Associated Press President and CEO Tom Curley is highly skeptical of the U.S. military in its treatment of Pulitzer Prize-winning AP photographer Bilal Hussein, an Iraqi native who has been imprisoned for 19 months under suspicion of "links to insurgents."
In his Washington Post Op/Ed Railroading A Journalist In Iraq, Curley says that, despite Hussein never being charged with a crime, the military has kept him detained with claims, some trumped-up and others false; Curley believes that the real reason Hussein is being detained is because he was "taking photographs the U.S. government did not want its citizens to see."
"What is new this week," continues Tomlin, "is that after months of stonewalling, they propose on less than two weeks notice to drag him into a court room."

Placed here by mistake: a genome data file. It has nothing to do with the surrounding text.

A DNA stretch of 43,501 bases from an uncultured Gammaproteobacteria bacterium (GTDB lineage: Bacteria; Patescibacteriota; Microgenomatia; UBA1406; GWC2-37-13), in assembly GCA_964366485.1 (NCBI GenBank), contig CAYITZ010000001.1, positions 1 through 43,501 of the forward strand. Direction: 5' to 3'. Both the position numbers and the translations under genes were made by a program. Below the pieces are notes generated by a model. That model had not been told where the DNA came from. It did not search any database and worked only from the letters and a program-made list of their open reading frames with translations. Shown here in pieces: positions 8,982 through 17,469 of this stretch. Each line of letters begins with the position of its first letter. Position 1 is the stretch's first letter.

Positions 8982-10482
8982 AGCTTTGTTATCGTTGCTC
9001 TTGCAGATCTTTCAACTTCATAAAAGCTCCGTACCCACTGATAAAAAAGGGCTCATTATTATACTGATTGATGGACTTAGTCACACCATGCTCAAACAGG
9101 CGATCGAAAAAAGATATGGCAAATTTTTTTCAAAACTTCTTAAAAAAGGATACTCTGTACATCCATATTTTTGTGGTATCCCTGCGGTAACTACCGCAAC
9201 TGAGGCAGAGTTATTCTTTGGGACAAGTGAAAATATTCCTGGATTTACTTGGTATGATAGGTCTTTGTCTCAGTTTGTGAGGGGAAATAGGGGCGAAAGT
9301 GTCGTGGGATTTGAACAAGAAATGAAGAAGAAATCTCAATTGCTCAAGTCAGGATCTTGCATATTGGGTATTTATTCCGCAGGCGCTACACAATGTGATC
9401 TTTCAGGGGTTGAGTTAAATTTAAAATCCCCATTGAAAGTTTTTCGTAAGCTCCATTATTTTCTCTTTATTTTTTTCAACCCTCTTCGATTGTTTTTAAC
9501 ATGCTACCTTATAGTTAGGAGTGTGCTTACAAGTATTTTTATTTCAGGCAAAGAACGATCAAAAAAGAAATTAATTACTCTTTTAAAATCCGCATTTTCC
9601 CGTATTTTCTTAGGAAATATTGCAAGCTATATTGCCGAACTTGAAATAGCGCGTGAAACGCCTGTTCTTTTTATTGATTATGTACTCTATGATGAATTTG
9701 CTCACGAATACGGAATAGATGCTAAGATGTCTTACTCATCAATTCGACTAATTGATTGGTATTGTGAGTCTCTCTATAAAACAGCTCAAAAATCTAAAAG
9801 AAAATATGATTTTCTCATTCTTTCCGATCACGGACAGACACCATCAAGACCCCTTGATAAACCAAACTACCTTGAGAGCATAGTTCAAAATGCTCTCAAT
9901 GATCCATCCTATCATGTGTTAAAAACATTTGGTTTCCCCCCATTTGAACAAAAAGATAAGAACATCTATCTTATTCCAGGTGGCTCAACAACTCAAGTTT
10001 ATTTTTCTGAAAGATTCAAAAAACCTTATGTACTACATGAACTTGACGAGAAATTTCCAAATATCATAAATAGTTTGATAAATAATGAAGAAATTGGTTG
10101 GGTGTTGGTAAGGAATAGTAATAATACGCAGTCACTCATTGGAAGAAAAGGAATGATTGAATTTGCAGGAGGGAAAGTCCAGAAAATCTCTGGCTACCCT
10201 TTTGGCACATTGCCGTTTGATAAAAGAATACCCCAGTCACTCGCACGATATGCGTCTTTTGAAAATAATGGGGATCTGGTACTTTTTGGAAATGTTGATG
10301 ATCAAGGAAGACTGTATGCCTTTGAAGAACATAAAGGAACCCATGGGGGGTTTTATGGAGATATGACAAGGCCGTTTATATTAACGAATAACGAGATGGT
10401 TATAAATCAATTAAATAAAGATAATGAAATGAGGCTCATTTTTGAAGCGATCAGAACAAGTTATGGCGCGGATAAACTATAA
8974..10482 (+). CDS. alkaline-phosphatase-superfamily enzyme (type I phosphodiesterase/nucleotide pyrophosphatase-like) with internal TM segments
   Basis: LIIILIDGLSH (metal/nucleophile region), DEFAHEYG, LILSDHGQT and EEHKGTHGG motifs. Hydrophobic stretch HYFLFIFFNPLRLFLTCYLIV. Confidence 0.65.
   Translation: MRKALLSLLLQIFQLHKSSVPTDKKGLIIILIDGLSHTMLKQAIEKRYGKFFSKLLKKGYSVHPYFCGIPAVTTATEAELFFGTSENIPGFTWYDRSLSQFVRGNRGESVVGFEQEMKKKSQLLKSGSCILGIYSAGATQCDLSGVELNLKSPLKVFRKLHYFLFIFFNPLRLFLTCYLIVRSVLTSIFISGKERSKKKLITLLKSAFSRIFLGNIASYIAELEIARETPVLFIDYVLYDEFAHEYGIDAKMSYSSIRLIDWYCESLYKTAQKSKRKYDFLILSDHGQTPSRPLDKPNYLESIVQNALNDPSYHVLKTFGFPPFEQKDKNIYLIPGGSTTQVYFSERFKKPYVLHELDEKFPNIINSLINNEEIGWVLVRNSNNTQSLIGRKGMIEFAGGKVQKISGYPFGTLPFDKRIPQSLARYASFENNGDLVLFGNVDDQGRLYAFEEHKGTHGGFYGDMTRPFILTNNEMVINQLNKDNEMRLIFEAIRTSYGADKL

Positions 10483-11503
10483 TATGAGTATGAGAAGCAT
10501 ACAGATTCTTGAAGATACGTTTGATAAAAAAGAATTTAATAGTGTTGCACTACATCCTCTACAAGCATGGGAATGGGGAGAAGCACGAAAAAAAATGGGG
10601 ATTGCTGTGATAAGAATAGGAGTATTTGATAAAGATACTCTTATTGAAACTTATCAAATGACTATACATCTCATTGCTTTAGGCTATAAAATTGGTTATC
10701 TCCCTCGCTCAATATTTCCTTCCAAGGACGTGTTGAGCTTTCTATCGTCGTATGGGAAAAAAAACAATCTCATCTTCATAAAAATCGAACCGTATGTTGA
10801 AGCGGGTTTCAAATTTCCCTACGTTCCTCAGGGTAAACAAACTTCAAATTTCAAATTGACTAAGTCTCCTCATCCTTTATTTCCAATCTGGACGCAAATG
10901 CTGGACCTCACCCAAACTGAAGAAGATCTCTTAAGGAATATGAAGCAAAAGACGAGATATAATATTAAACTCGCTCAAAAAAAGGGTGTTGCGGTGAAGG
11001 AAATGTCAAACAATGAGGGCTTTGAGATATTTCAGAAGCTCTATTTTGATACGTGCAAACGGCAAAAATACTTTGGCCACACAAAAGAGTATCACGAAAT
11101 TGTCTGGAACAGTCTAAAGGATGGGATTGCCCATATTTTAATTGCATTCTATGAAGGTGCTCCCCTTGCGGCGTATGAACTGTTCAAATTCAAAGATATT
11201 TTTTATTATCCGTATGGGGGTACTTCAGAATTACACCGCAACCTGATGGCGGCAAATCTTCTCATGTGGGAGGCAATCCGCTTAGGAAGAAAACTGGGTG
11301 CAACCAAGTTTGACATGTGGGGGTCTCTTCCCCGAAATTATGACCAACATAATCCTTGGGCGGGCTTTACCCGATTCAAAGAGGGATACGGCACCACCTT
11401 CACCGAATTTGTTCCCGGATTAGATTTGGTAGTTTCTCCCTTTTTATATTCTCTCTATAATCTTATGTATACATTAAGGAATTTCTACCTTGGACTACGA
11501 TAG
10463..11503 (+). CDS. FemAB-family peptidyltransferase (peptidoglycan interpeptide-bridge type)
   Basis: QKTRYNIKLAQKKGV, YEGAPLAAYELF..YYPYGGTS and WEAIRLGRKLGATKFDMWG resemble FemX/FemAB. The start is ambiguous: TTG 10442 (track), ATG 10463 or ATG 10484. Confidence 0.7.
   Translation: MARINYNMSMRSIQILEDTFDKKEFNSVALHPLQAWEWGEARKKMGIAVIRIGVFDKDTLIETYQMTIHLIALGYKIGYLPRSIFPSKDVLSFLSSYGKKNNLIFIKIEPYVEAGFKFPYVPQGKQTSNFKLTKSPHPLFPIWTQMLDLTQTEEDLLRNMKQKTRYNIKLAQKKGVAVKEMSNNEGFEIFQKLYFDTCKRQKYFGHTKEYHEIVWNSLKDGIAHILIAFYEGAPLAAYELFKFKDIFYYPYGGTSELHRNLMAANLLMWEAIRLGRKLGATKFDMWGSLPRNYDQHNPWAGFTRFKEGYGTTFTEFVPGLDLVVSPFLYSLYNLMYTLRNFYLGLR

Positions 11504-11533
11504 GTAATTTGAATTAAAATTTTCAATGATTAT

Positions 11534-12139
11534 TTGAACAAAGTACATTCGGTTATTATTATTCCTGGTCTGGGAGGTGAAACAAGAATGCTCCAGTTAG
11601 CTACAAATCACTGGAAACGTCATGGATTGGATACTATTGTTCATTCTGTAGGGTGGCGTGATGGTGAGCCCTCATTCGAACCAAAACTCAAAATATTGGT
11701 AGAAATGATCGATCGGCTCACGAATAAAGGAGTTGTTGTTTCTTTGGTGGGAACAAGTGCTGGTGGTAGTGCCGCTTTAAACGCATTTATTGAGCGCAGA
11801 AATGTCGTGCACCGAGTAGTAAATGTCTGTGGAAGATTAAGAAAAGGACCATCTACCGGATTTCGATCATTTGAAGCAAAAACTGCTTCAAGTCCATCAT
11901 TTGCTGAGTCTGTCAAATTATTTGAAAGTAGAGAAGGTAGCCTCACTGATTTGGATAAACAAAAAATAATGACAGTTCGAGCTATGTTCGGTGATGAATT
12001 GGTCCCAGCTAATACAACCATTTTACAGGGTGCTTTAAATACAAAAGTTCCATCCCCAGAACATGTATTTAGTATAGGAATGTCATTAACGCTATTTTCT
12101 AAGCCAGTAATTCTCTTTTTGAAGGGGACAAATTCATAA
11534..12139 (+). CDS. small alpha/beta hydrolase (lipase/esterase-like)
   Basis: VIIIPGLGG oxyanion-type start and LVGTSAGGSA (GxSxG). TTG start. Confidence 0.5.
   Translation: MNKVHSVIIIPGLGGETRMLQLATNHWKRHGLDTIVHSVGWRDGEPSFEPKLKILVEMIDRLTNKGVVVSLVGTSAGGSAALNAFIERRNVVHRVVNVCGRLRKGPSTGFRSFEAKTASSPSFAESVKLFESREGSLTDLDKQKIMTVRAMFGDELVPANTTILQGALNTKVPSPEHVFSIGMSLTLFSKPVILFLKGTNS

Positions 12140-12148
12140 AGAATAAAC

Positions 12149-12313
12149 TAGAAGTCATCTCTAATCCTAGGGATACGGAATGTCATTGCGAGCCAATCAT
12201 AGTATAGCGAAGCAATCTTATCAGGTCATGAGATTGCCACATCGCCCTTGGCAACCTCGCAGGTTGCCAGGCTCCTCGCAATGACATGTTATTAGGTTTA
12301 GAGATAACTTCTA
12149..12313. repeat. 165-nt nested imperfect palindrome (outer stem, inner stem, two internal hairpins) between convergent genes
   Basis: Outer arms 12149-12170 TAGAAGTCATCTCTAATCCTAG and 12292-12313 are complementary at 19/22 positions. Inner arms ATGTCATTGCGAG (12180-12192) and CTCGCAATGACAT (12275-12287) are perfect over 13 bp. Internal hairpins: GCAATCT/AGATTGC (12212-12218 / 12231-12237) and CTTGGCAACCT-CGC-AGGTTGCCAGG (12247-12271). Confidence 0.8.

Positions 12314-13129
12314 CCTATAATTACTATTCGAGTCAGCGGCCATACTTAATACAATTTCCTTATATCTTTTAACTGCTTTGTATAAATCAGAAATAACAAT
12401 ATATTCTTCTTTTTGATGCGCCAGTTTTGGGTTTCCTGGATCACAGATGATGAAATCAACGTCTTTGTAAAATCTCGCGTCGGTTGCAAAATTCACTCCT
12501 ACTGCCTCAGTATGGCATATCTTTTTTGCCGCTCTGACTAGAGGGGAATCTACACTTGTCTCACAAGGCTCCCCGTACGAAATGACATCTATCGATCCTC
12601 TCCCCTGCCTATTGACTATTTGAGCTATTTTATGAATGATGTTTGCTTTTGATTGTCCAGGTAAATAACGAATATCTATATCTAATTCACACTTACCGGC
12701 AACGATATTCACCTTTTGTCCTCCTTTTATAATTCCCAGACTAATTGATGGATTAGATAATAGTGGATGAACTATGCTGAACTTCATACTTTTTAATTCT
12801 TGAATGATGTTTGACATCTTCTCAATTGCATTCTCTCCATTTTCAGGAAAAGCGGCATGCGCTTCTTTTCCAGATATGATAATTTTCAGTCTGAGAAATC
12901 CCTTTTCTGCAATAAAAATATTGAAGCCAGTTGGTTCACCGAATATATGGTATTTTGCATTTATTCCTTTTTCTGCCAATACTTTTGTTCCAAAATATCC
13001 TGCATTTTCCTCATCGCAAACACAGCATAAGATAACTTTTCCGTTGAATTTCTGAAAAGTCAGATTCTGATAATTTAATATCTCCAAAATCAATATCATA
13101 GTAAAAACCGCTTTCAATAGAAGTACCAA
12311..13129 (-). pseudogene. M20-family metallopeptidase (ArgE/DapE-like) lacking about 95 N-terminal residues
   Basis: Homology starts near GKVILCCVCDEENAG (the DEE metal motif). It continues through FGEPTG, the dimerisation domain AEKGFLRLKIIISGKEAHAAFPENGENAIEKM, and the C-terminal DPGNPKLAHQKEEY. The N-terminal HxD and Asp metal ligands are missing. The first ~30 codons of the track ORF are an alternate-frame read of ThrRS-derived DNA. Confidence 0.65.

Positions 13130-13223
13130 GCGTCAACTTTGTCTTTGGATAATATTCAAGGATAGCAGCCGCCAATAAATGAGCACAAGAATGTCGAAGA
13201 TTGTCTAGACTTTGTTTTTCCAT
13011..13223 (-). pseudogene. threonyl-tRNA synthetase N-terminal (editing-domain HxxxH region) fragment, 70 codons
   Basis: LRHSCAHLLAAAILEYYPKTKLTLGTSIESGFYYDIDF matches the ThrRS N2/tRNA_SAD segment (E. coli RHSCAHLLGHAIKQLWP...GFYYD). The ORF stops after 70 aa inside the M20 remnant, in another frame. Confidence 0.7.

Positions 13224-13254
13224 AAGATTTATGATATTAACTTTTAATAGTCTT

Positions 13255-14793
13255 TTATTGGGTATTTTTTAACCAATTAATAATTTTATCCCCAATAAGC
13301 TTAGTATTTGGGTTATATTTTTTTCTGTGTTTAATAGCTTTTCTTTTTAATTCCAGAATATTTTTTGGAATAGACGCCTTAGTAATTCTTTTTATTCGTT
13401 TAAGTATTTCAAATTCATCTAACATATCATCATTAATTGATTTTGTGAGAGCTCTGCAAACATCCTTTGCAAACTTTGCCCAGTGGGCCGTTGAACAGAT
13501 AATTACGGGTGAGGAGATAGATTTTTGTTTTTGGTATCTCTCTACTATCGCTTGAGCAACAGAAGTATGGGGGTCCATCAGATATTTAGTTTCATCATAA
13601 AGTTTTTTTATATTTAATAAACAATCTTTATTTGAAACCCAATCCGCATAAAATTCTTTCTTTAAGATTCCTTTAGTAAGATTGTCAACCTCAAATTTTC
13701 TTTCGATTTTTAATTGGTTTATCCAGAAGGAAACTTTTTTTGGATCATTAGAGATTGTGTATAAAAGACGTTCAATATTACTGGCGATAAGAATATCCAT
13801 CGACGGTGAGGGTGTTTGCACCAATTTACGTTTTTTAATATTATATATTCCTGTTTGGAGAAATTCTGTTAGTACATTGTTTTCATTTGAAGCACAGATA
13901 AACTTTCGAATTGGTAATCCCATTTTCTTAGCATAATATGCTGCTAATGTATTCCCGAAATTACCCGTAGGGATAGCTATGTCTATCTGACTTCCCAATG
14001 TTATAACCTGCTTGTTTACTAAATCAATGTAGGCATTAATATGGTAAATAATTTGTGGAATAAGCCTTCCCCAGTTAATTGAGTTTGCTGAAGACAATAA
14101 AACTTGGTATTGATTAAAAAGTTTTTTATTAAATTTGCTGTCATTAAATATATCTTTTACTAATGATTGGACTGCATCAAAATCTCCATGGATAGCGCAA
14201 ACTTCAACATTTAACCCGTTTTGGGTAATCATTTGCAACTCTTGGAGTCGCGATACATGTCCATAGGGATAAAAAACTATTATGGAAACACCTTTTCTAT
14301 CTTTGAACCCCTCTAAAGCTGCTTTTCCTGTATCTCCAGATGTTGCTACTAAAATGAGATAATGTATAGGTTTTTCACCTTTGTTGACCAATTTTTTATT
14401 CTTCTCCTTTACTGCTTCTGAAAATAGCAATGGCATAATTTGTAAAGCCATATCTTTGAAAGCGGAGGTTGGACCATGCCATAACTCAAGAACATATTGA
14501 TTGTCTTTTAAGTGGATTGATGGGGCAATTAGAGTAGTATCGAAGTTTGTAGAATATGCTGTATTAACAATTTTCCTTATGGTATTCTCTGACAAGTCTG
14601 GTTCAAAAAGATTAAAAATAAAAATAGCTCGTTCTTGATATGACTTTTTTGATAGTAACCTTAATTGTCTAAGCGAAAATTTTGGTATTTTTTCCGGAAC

One incident Tomlin recalls suggests that Hussein was being set up. After Hussein was accused of being photographed with bomb-making equipment, evidence suggested that he was forced to stand for the photograph.
The US Military has conducted themselves in a singularly dishonorable fashion. They are not suited to wearing loincloths, much less a United States uniform.
The purpose of a speedy, public trial is so that a man may be tried on the merits of evidence --evidence being facts that reflect reality, not staged photos. "Yup. Here I am. Just conveniently standing next to this bomb-making equipment while a guy takes my picture."
That the man has not received a trial indicates to me that there is no evidence. And if the trial must be secret, with loosened standards for evidence, this tells me that the military's case is a sham.
This is the new SOP, apparently: When hut dwellers have kicked your asses, lock up journalists.
You have lost the war, you have lost the nation, and you have lost your honor.
Remove the American flag from your sleeve. Your association with the decent has become an unseemly presumption.